Vanessa Bryant Calls Staples Center 'House That Kobe Built' After Crypto Renaming Reports

Vanessa Bryant, widow of Lakers legend Kobe Bryant, has reacted to the Los Angeles' Staples Center being renamed Arena, calling the venue: "The House That Kobe Built."

It was announced late Tuesday that the 20,000-seat downtown venue—which is home to NBA teams the Lakers, Kings and Clippers, as well as the WNBA's Sparks—will be named for the Singapore cryptocurrency exchange as part of a $700 million deal.

Bryant, whose late husband enjoyed huge success at the Lakers, took to her Instagram Story soon after the revelation to share her own reaction.

Posting a photo of the imposing venue with an image of her husband emblazoned on on the front of the building, she wrote: "Forever known as 'The House That Kobe Built.'"

The Staples Center was often affectionately referred to in such terms following the NBA hall of famer's death, in recognition of his 20-year career at the Lakers.

Vanessa Bryant's Instagram Posts
Vanessa Bryant shared tributes to her husband, Kobe Bryant, on Tuesday, on the day that it was revealed that Los Angeles Staples Center would be renamed. Vanessa Bryant/Instagram

Kris Marszalek,'s chief executive, told the Los Angeles Times "the next decade belongs to crypto" and that the renaming puts L.A. and the venue "right at the center of it."

"In the next few years, people will look back at this moment as the moment when crypto crossed the chasm into the mainstream," he added.

The venue got its original name back in 1997, when Staples Inc. paid $100 million for naming rights for 10 years. Per the Los Angeles Times, Staples signed a deal for naming rights in perpetuity in 2009, though sports and entertainment giant AEG bought the rights back for an undisclosed sum in 2019.

Sportsman Kobe Bryant and his 13-year-old daughter, Gianna, were among a group of nine people who were killed when the helicopter they were flying in crashed near Calabasas, California, in January 2020.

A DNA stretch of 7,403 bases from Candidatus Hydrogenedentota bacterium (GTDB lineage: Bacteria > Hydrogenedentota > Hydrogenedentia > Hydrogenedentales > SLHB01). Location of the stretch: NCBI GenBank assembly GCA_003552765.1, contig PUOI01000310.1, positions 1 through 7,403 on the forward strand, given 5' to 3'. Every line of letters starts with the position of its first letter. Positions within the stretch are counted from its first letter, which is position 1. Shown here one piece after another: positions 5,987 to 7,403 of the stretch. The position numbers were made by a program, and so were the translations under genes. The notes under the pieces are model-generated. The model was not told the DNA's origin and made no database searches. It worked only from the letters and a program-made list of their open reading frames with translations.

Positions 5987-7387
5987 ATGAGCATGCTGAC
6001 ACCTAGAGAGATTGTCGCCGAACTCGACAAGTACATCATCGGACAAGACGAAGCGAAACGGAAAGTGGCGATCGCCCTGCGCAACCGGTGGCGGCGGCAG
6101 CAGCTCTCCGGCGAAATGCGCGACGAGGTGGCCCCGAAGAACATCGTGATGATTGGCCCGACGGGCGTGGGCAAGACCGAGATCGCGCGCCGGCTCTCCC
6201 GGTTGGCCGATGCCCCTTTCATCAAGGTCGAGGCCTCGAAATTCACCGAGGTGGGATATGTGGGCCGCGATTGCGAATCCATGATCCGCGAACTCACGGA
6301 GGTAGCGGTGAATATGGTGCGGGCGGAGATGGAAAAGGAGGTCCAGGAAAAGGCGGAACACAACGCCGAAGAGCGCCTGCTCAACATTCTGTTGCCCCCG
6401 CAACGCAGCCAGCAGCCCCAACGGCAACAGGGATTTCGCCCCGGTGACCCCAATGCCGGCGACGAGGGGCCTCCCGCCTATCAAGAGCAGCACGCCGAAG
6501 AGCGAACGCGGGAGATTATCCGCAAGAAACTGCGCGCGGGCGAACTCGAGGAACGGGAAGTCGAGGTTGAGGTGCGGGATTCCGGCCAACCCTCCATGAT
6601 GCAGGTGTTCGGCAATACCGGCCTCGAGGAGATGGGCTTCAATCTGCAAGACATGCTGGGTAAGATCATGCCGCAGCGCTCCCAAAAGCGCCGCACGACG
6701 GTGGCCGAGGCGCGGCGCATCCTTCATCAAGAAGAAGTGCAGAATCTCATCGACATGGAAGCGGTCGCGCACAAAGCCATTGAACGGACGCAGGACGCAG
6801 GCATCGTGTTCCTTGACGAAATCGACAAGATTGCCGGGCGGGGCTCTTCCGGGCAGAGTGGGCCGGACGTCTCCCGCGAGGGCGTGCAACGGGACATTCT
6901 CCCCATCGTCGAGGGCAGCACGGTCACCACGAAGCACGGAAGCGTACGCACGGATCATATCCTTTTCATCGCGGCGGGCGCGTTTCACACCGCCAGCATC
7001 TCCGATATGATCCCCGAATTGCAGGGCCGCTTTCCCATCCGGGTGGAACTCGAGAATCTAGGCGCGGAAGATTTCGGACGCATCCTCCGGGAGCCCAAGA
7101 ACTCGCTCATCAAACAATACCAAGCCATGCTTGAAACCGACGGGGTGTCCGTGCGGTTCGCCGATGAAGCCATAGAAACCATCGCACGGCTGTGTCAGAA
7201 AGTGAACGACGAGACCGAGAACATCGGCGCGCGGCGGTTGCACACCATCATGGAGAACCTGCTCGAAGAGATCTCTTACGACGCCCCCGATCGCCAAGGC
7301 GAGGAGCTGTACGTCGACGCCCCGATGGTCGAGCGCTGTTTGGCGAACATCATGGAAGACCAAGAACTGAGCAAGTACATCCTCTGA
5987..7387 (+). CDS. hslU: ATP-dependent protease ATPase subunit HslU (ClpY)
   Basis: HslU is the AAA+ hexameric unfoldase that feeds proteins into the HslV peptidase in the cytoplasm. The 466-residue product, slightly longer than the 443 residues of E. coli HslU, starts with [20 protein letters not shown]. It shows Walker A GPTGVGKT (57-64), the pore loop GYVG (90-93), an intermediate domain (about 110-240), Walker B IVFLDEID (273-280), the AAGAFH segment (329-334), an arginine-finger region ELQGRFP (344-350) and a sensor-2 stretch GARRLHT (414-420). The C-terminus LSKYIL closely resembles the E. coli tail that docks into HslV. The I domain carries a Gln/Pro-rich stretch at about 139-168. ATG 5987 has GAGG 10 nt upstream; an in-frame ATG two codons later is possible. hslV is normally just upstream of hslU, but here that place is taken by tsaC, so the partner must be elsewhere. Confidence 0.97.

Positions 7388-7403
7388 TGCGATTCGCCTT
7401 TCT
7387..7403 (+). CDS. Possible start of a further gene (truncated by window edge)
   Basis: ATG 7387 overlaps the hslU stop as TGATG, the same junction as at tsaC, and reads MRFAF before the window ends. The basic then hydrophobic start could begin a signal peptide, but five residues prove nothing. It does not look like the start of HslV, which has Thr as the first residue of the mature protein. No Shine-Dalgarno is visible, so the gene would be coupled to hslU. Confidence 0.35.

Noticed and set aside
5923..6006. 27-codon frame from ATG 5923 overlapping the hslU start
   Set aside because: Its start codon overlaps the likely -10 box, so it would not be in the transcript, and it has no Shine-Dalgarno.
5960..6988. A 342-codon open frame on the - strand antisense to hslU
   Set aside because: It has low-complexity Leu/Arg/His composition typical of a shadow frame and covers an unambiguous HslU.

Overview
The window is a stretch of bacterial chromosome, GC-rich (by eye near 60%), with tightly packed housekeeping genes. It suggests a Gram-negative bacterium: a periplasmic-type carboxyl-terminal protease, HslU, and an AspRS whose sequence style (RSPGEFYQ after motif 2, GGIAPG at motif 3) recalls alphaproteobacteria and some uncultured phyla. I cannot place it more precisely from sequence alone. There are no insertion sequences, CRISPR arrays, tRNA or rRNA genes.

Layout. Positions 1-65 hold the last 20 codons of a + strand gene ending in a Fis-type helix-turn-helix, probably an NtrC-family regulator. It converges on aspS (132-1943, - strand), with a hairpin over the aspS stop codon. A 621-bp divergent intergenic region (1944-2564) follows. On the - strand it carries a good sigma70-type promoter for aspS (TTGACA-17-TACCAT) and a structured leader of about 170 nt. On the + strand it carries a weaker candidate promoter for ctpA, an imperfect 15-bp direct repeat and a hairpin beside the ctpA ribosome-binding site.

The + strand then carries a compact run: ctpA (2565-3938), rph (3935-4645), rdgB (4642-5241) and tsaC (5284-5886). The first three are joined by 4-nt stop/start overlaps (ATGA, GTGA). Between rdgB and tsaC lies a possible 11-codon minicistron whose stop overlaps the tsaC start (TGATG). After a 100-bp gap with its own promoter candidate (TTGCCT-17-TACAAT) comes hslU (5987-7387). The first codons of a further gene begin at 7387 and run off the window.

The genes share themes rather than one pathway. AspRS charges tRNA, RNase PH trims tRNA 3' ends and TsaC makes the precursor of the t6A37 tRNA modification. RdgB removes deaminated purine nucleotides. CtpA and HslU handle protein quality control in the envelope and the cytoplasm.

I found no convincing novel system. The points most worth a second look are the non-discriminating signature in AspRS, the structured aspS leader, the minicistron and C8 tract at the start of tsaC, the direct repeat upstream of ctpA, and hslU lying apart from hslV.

Vanessa Bryant and Kobe Bryant
Vanessa Bryant (L) has stated that Los Angeles' Staples Center "will forever be known as the house that Kobe built," following news of its renaming. Her NBA hall of famer husband, Kobe Bryant (R), passed away in a helicopter crash in January 2020. Rodin Eckenroth/FilmMagic/Rich Fury/WireImage;

Earlier this year, his widow filed a civil lawsuit against Los Angeles County, alleging that deputies who arrived at the crash scene had "used personal cell phones to take and share gratuitous photos of the dead children, parents and coaches."

Vanessa Bryant is seeking undisclosed damages, claiming civil rights violations, negligence, emotional distress and violation of privacy.

This week, a judge ruled that Vanessa Bryant must turn her therapy records over to Los Angeles County showing her emotional distress. County lawyers requested U.S. District Court Magistrate Judge Charles Eick to review her records, which was granted.

Judge Eick wrote: "Plaintiff has waived her psychotherapist-patient privilege by placing into controversy the reportedly extraordinary, continuing emotional distress allegedly resulting from Defendants' photograph-related actions or inactions."

Earlier this year, Vanessa Bryant and the relatives of the other helicopter crash victims reached a confidential settlement agreement in a wrongful death lawsuit against the estate of pilot Ara Zobayan, who also died in the crash. They also sued Island Express Helicopters, the company that owned and operated the helicopter.